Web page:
After the cult successes of Sid and Nancy and Repo Man, somebody thought it a good idea to give director Alex Cox the money to make a historical epic. While that person probably spent much of 1987 and 1988 kicking themselves—the resulting film, Walker, barely got released—we can now see, two decades hence, that it was an inspired idea.
William Walker (Ed Harris), an American adventurer who, with the backing of wealthy industrialist Cornelius Vanderbilt (Peter Boyle) led a bloody revolution in Nicaragua in the 1850s and had himself declared its president, was an actual person. But Cox and screenwriter Rudy Wurlitzer take small liberties with the facts: We’re talking about a Victorian-era film in which characters read Newsweek and a chopper full of Marines comes to save the day. That said, the Criterion edition comes with a booklet that outlines the film’s surprising level of accuracy (other notable extras include a commentary track by Cox and Wurlitzer).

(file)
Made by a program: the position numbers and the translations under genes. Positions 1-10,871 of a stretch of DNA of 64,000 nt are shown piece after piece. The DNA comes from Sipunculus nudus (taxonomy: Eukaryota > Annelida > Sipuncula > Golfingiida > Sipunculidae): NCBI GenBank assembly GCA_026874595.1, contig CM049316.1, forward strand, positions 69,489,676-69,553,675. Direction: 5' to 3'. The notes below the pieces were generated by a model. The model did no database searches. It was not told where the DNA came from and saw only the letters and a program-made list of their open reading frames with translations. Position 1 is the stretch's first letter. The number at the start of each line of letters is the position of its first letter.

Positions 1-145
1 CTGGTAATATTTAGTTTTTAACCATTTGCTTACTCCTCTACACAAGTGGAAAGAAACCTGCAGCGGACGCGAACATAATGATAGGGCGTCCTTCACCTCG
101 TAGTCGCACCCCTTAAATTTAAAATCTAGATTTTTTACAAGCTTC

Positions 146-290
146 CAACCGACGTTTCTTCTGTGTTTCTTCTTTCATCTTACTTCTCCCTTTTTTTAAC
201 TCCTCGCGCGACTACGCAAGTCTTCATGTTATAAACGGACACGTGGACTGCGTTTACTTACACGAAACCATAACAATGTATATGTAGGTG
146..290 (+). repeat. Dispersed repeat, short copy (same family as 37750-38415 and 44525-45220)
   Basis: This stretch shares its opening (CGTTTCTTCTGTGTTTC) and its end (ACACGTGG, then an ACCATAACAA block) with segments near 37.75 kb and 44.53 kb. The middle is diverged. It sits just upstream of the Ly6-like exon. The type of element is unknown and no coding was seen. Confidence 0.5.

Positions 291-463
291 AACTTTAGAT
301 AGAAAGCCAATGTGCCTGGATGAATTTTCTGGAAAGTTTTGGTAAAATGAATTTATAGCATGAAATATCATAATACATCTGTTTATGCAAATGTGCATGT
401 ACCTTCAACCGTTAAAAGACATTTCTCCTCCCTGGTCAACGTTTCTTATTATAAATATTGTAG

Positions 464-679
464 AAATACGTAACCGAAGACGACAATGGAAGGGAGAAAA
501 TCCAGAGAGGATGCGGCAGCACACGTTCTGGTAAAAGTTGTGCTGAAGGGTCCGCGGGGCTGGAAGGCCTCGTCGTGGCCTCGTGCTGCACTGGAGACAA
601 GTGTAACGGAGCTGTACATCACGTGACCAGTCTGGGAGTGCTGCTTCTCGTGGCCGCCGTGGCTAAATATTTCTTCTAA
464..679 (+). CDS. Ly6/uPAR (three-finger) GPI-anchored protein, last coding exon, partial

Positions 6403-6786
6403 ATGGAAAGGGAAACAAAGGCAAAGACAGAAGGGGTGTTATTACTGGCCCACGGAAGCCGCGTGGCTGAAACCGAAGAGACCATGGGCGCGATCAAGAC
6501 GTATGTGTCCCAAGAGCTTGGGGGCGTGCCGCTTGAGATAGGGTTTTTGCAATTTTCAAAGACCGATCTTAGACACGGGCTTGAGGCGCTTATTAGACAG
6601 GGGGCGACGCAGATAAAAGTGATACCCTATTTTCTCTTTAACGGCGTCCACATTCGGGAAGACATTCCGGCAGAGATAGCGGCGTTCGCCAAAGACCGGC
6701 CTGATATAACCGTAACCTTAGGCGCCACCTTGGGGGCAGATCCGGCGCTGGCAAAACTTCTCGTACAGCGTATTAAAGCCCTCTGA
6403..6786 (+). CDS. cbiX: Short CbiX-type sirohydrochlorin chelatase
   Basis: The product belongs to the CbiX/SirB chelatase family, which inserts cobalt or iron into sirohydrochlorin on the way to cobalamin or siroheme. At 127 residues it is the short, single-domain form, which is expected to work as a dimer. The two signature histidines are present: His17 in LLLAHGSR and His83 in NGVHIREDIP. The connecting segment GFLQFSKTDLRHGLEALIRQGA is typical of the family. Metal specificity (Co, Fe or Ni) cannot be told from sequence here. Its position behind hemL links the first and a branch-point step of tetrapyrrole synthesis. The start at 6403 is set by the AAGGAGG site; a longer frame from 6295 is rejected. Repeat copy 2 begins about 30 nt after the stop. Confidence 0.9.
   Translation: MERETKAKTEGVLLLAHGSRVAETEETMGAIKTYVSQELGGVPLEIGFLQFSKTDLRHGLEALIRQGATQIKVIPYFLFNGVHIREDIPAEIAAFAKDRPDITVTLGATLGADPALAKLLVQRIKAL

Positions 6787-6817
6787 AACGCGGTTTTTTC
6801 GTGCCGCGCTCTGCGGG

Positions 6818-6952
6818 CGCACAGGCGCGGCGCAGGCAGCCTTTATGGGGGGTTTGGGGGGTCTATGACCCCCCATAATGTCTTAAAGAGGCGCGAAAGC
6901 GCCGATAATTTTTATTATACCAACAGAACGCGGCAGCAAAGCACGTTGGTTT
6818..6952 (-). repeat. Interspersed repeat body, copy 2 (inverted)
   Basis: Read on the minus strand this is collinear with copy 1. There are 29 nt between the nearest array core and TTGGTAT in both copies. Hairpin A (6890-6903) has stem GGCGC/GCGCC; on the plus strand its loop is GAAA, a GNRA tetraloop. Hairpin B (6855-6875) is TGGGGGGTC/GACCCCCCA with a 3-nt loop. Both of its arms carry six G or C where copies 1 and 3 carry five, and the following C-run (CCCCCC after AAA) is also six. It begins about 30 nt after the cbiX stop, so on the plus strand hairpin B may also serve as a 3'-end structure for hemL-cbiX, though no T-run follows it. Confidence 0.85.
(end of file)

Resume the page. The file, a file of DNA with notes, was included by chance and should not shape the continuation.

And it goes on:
As portrayed by Harris, Walker is a pious, steely-eyed buffoon who talks of listening to a “higher power” and is completely taken with the notion that he’s bringing the American way of life to Nicaragua. He’s not a cynical, calculating villain, but rather a bizarro version of the classic Western hero: an idealistic dolt who refuses to see the error of his ways. Is this starting to sound familiar? Cox’s blood-soaked cri de coeur says as much about our desire for heroes as it does about our villainous ways.